As I recall, when I was in my early teens, I picked up a book entitled "The Conquest of Peru." In this book were photographs of the Inca people who had similar faces and headdresses. That realization that this amazing little head was probably of South American origin started my life-long pursuit of information about Peru and other native American cultures.
Years later my mother and I went to Antiques Roadshow and I confirmed that the little head was indeed from native American origin. It turns out that it represents a Mayan king with his headdress from Meso America. Despite the fact that this little head turned out to come from the Mayan culture in the central part of the Americas, my interest in South America and the Peruvian culture was cemented in my soul.
To finish my Masters program I had to design and conduct an ethnographic research project and then produce a film telling the story of the project to get my degree. This was the perfect opportunity to find a project in Peru that I could work on as a visual anthropologist. I searched around, with the help of the professionals at the Cotsen Institute at UCLA, and found a project at the archaeological site of Saqsaywaman just above Cusco, Peru. In 2011, I made my first trip to Peru to film what was supposed to be a stakeholder's meeting between the Ministry of Culture and the descendants of the Inca who lived on the active archaeological site. I was accompanied by Ben Younkman, the on camera researcher, and Becky Roth, the project administrator. Long story short, the meeting never happened because the situation between the stakeholders on the site was too tense. At first I thought this was bad luck, as I had flown us all down there and now didn't have a project to film. But, due to creative thinking by the Ministry of Culture professionals, they asked us to go up into the communities and film their grievances and then bring that film down to the Ministry as a way they could start fruitful conversations in a tense situation.
The Ministry of Culture management staff has changed many times since I've been there last. Thus, this January we will be meeting with them to update them on who we are and finding out how best to work to accomplish their current goals and objectives.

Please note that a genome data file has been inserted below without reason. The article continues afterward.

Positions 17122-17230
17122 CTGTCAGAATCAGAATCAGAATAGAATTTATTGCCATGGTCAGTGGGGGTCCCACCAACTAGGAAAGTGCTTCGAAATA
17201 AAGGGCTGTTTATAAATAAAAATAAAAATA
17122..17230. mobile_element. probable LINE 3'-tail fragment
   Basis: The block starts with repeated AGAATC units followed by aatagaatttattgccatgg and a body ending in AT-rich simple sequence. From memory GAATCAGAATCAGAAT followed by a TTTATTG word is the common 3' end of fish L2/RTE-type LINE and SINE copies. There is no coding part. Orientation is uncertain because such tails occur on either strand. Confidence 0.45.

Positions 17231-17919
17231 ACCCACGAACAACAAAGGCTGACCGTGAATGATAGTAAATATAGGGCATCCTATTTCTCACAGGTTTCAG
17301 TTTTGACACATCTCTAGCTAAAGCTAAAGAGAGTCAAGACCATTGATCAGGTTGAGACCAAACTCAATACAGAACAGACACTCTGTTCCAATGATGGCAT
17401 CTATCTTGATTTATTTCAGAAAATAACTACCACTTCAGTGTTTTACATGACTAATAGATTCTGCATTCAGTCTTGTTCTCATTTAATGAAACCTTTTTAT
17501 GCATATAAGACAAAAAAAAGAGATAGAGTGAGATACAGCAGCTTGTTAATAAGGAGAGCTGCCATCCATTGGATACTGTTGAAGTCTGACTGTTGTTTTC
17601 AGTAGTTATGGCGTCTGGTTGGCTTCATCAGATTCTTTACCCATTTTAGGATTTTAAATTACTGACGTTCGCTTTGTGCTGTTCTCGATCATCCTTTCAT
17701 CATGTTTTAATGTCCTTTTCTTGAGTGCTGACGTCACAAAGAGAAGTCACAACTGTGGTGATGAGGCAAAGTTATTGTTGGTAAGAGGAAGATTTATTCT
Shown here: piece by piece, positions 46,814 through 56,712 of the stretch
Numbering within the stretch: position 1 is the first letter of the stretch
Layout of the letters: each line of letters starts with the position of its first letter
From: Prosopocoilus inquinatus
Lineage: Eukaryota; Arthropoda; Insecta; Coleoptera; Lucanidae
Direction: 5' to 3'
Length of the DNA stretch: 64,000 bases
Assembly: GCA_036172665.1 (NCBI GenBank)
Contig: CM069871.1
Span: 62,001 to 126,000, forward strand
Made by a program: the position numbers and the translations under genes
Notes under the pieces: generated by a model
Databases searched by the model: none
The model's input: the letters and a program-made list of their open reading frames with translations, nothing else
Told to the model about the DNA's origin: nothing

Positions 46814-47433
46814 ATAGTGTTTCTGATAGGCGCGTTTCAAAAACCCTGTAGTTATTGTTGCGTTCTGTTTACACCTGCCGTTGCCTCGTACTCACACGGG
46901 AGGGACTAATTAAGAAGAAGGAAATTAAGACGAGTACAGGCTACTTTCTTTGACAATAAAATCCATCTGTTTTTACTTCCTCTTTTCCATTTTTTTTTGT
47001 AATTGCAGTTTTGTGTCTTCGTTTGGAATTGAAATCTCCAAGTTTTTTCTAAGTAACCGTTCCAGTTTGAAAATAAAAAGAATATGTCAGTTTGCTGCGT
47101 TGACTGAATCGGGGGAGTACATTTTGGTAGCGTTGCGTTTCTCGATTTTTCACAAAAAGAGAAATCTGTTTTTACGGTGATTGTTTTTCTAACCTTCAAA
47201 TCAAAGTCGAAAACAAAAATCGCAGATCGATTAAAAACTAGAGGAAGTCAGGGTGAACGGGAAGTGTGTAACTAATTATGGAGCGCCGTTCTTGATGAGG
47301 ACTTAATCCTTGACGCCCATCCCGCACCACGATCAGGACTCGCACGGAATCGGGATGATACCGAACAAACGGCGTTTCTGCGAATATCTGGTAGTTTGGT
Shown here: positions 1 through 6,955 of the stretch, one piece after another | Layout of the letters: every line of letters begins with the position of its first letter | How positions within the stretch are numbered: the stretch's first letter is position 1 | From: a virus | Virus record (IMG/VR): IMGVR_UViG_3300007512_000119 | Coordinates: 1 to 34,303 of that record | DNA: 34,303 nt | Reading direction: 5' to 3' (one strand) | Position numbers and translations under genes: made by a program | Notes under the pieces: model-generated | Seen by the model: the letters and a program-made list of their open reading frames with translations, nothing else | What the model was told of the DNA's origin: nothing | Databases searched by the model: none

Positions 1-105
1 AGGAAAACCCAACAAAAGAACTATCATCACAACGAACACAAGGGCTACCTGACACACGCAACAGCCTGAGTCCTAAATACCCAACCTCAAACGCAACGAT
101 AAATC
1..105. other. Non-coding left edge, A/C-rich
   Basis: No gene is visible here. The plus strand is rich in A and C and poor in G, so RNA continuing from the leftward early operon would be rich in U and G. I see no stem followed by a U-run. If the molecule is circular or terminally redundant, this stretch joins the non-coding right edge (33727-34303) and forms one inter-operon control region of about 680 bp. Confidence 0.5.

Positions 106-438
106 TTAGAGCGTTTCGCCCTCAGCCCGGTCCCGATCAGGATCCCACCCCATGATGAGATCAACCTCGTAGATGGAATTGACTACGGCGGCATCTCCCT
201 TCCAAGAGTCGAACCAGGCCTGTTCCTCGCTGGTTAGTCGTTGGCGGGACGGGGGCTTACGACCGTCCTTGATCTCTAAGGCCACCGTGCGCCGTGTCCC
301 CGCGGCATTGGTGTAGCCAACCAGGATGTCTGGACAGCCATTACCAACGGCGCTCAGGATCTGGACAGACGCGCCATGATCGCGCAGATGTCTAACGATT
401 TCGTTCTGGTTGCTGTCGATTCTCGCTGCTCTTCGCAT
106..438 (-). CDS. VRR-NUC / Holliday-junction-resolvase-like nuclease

As always, our team MUST remain impartial so both sides will trust us to be truthful reporters of the situation to all sides. It's helpful this year that we are associated the the non-profit Global Purpose Group and have secured our own funding. Thanks again to everyone who has donated to our project.
While in Peru this January, I will also be studying the local Spanish/Quecha dialect at the Maximo Nivel language school. And, I'll be working with this multi-national school to setup the plans for the field school that will start in January 2020.
And, one more point of interest, I recently had my DNA profile done and was pretty surprised to find that I'm 24% native American...with 1% of that being from PERU!!! I hope to find someone in Cusco who might be able to help me find a way to discover my Peruvian roots. Pretty amazing that I have Peruvian blood in me!
If you've made it this far on this blog...I'm impressed! Thanks so much to all my friends and supporters. I've been touched through the years by the notes and cards people have sent me saying they believe in my vision for my project.
Below are some of the cards and well wishes I've received over the years from people who have believed in me and my project in Peru
Thanks so much to you all!! Stay tuned...I'll be posting a blog each week from Saqsaywaman.
Maren Elwood is a visual anthropologist and founder of On-Site Expeditions...a field school that will provide scholarships to aspiring heritage professionals. The first field school session will be in January 2020.